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Valedictorian Matthew Lavigne gives his speech

Nine times out of 10, hard work beats natural ability
Matthew Lavigne and Trustee Shelley Sim.

I would just like to mention that any and all jokes made in this speech are done so in good humor and if you don’t like them that’s on you.

You know its gonna be good when it starts with a disclaimer like that, eh?

First of all, I would like to congratulate Vienna and Cassidy for being the runner-up Valedictorians, but as the great Ricky Bobby said, “If you ain’t first, you’re last.”

Okay, now that I’ve gotten that out of my system, I’ll get to my speech.

High school hasn’t always been easy. I think it’s safe to say that everyone has struggled at one point or another, and yet we have all made it to graduation so, congratulations!

Over the five years we’ve spent in high school, we have all grown a lot. It seems like not that long ago we couldn’t pick B.C. out on a map and now we’re all grown up driving Ford fricken Rangers.

Certainly, a portion of that change is owed to those who taught, coached and mentored us. I couldn’t possibly recognize them all in this short speech, so I have limited it to some of the staff who were particularly influential to me.

Thanks to Fraser and Leary for putting up with me and letting me do my crazy projects. Wheels for giving me the opportunity to play rugby in my Grade 12 year and always having good book recommendations. Mrs. G. for always being there to help and answer all my questions. Mr. Dhanoa for putting up with the pre-cal 12 shenanigans.

And of course, Buck who has been a fantastic mentor to me.

In 2017, I moved from Houston to Clearwater. I left all the friends I knew and a life that I loved, and it probably took me a year before I realized that it was for the best. Now you all are in a similar situation. Whether you are leaving for school or work, chances are, in the next few months and years, your life will change significantly.

Life can be unpredictable. Sometimes you aim for a gopher and end up hitting a monkey instead, but we all make mistakes and the most important thing is to learn from them — or at least get a good story out of it.

As you go on to try new things I think it is important to remember that hard work will beat natural ability nine times out of 10, according to non-existent scientific studies. The great thing about that is that while only some are gifted with natural ability, everyone has the capability to work hard and ultimately be successful.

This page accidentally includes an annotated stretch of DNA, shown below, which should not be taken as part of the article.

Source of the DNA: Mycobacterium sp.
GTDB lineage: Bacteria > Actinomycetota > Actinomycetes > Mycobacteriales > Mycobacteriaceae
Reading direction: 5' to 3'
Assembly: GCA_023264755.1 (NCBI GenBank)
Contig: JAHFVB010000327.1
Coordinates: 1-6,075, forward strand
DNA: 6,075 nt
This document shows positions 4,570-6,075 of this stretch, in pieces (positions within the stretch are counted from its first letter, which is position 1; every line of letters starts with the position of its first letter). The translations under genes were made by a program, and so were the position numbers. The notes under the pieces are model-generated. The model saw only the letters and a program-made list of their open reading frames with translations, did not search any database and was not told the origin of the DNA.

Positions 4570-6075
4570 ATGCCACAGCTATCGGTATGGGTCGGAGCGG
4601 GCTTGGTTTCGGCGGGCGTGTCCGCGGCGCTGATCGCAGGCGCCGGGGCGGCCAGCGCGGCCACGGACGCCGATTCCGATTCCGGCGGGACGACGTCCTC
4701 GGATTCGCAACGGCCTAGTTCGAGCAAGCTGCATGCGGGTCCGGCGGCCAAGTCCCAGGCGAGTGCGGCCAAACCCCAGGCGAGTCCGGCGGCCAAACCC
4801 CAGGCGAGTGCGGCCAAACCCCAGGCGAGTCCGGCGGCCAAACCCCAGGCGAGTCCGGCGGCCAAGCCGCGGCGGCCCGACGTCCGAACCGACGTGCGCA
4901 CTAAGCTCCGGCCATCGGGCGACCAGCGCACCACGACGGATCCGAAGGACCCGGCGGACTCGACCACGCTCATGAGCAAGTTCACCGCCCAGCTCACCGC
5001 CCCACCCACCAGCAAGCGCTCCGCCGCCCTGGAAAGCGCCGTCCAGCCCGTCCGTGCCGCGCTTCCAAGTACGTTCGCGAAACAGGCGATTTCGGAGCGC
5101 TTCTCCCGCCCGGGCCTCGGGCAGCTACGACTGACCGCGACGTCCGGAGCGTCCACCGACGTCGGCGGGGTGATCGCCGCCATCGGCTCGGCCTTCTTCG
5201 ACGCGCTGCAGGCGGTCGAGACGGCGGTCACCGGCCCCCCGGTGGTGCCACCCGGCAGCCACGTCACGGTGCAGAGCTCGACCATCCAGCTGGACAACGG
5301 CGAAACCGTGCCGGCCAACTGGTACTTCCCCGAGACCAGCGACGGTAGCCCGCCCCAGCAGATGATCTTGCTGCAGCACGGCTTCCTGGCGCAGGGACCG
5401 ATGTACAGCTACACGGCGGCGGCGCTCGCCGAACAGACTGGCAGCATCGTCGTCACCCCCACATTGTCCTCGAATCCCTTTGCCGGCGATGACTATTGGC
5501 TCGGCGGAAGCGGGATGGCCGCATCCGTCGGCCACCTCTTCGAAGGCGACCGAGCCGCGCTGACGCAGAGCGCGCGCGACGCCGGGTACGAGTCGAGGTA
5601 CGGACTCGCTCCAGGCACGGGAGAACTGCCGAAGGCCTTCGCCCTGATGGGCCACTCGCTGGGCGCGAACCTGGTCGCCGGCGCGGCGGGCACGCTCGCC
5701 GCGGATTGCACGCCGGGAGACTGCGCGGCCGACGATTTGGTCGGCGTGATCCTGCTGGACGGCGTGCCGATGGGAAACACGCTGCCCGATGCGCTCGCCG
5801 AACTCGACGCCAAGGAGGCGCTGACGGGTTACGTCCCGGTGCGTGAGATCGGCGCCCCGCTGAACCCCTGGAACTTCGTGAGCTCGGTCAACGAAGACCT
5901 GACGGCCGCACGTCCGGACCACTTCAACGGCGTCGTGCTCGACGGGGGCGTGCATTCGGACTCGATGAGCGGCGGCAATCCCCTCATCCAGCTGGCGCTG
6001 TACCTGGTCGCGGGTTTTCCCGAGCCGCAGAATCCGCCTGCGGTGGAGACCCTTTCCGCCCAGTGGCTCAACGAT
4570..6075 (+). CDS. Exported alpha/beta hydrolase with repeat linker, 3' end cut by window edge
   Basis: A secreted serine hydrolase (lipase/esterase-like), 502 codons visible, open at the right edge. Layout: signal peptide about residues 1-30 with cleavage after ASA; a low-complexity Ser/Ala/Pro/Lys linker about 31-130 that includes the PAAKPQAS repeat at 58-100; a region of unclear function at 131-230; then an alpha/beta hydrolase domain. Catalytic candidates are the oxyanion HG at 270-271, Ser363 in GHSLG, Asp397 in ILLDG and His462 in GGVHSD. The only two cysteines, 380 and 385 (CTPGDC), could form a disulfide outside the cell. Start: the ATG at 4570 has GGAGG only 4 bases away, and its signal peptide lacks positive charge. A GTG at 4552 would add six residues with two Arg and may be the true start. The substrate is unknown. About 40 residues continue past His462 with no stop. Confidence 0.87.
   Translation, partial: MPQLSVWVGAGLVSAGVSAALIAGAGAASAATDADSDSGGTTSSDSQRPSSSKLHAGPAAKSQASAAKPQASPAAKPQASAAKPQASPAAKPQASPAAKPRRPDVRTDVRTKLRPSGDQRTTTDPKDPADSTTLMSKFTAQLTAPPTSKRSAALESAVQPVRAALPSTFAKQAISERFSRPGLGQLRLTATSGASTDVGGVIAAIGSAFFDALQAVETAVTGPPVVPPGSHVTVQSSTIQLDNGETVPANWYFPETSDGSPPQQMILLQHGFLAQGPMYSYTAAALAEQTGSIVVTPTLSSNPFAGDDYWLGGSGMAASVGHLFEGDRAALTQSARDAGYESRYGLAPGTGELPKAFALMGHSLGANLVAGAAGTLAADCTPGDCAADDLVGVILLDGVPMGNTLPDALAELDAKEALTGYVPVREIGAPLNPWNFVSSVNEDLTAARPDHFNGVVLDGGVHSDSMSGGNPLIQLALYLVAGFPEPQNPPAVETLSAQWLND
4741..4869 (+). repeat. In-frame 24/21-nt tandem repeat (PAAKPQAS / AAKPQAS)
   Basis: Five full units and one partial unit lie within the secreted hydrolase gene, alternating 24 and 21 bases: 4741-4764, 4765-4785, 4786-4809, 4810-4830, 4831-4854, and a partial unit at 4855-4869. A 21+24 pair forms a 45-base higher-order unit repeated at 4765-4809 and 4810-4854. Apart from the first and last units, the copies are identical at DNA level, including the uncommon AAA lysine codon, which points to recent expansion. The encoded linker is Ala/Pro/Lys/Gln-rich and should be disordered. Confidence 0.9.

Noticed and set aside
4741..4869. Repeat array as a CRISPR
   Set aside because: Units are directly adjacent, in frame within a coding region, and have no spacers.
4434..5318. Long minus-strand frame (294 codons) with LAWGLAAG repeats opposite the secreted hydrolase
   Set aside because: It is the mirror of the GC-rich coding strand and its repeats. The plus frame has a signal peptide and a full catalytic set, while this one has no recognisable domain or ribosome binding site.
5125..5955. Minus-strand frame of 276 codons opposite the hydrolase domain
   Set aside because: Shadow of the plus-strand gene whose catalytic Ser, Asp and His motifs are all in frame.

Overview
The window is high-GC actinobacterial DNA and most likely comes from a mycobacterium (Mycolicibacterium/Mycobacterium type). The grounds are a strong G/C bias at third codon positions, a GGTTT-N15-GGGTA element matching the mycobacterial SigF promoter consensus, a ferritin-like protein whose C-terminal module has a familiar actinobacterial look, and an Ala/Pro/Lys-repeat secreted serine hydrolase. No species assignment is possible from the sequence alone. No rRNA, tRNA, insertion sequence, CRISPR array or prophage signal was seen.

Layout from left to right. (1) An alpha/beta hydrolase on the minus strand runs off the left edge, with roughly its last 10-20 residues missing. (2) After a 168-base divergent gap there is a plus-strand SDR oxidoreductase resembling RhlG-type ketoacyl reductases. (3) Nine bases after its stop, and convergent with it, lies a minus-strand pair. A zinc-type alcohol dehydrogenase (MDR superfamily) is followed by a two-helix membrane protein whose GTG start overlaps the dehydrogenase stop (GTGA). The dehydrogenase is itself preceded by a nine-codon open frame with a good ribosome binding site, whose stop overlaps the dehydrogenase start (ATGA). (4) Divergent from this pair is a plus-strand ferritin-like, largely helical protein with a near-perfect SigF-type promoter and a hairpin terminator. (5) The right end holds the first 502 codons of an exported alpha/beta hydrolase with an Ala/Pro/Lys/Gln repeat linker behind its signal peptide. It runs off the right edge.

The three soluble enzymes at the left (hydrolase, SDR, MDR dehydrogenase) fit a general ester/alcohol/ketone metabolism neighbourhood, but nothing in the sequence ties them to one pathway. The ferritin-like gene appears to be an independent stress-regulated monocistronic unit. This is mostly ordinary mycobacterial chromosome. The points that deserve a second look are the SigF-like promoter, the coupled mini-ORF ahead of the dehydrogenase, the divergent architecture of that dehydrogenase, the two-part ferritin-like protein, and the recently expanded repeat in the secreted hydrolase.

I think that lots of people think I’m smarter than I really am, it’s not their fault, of course, that’s all part of the plan. When I was in Kamloops taking the res. con. course, what my peers saw was a 17-year-old kid who seemed to excel with little effort. However, what they didn’t see was the three years of being fired by Mr. Buck a couple of times a week for making mistakes, and all the time I spent studying.

That’s the real reason that I did well. Not because I was born with a hammer in my hand, as Zach would claim.

That’s enough about me though, I would like to recognize some of our grad’s fantastic achievements.

First off, congratulations to this year’s boy’s soccer team who not only made it to provincials, but were also sponsored by the Vancouver Whitecaps. Also, congratulations to the girl’s soccer team, who didn’t get sponsored by the White Caps, or make it to provincials, but still had a good season.

As the old saying that I just made up goes, “If you’re not smart enough to be a carpenter, just be a welder.”

So, good on all of the grads who took the initiative to partake in the welding trailer. Unfortunately, you guys probably can’t afford to lose anymore brain cells to welding fumes, so I would suggest looking into other careers.

On a serious note though, from what I’ve heard, you are all doing well in the program. In fact, Parker just won the Ken Lepin trades excellence award for his outstanding work.

We also have some grads doing internships and others who are doing the youth work in trades program, which will give them a head start on they’re intended careers.

And now it’s time for the inspirational quote to conclude my speech: “It doesn’t matter what you do, so long as you do it to be the best. Most of the time you won’t be, but don’t let that discourage you because by merely attempting greatness you will become exceptional.”

One last thing, I would like to thank MS Carpentry Ltd. for all the fantastic work they are doing on the grad gift.

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CSS graduates laugh during Valedictorian Matthew Lavigne’s speech.